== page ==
This Boy Struggled to Walk Before Gene Therapy. Now, Such Treatments Are Poised to Explode.

Conner Curran, now 10 years old, can walk more than two miles after gene therapy treatment for his Duchenne's muscular dystrophy.

Courtesy of the Curran family

Conner Curran was diagnosed with Duchenne's muscular dystrophy in 2015 when he was four years old. It's the most severe form of the genetic disease, with a nearly inevitable progression toward total paralysis. Many Duchenne's patients die in their teens; the average lifespan is 26.

But Conner, who is now 10, has experienced some astonishing improvements in recent years. He can now walk for more than two miles at a time – an impossible journey when he was younger.

In 2018, Conner became the very first patient to receive gene therapy specific to treating Duchenne's. In the initial clinical trial of nine children, nearly 80 percent reacted positively to the treatment). A larger-scale stage 3 clinical trial is currently underway, with initial results expected next year.

Gene therapy involves altering the genes in an individual's cells to stop or treat a disease. Such a procedure may be performed by adding new gene material to existing cells, or editing the defective genes to improve their functionality.

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Ron Shinkman
Ron Shinkman is a veteran journalist whose work has appeared in the New England Journal of Medicine publication Catalyst, California Health Report, Fierce Healthcare, and many other publications. He has been a finalist for the prestigious NIHCM Foundation print journalism award twice in the past five years. Shinkman also served as Los Angeles Bureau Chief for Modern Healthcare and as a staff reporter for the Los Angeles Business Journal. He has an M.A. in English from California State University and a B.A. in English from UCLA.
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This Jarvik-7 artificial heart was used in the first bridge operation in 1985 meant to replace a failing heart while the patient waited for a donor organ.

National Museum of American History

In June, a team of surgeons at Duke University Hospital implanted the latest model of an artificial heart in a 39-year-old man with severe heart failure, a condition in which the heart doesn't pump properly. The man's mechanical heart, made by French company Carmat, is a new generation artificial heart and the first of its kind to be transplanted in the United States. It connects to a portable external power supply and is designed to keep the patient alive until a replacement organ becomes available.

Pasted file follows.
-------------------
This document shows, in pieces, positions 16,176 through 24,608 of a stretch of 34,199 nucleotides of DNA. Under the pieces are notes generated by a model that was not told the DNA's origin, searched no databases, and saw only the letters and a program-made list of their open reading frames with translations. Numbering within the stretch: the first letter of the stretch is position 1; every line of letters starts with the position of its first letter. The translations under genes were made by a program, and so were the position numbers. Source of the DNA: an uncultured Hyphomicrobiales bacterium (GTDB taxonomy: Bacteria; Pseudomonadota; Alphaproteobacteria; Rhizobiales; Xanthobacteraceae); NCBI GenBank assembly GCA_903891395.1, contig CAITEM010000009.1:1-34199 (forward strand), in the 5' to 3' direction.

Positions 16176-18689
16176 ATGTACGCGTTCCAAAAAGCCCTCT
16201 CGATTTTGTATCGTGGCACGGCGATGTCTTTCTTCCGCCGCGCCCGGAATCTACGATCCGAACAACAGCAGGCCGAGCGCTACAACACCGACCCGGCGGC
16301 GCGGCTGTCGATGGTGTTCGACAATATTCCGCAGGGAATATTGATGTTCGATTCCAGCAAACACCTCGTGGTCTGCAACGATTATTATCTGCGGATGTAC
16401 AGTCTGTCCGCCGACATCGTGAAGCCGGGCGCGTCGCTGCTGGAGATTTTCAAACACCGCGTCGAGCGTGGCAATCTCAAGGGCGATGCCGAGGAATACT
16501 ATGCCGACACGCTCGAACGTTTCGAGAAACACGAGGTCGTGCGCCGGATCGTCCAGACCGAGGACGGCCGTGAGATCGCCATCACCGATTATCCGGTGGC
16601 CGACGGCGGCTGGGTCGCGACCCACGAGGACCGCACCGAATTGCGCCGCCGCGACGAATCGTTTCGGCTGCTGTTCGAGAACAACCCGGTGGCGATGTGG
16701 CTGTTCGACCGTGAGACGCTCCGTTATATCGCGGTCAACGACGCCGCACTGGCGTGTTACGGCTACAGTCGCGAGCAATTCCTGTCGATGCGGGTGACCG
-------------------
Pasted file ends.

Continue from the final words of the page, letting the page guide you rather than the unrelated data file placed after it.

Many patients die while waiting for a heart transplant, but artificial hearts can bridge the gap. Though not a permanent solution for heart failure, artificial hearts have saved countless lives since their first implantation in 1982.

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Sarah Watts

Sarah Watts is a health and science writer based in Chicago. Follow her on Twitter at @swattswrites.

Elaine Kamil had just returned home after a few days of business meetings in 2013 when she started having chest pains. At first Kamil, then 66, wasn't worried—she had had some chest pain before and recently went to a cardiologist to do a stress test, which was normal.

"I can't be having a heart attack because I just got checked," she thought, attributing the discomfort to stress and high demands of her job. A pediatric nephrologist at Cedars-Sinai Hospital in Los Angeles, she takes care of critically ill children who are on dialysis or are kidney transplant patients. Supporting families through difficult times and answering calls at odd hours is part of her daily routine, and often leaves her exhausted.

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Lina Zeldovich
Lina Zeldovich has written about science, medicine and technology for Scientific American, Reader’s Digest, Mosaic Science and other publications. She’s an alumna of Columbia University School of Journalism and the author of the upcoming book, The Other Dark Matter: The Science and Business of Turning Waste into Wealth, from Chicago University Press. You can find her on http://linazeldovich.com/ and @linazeldovich.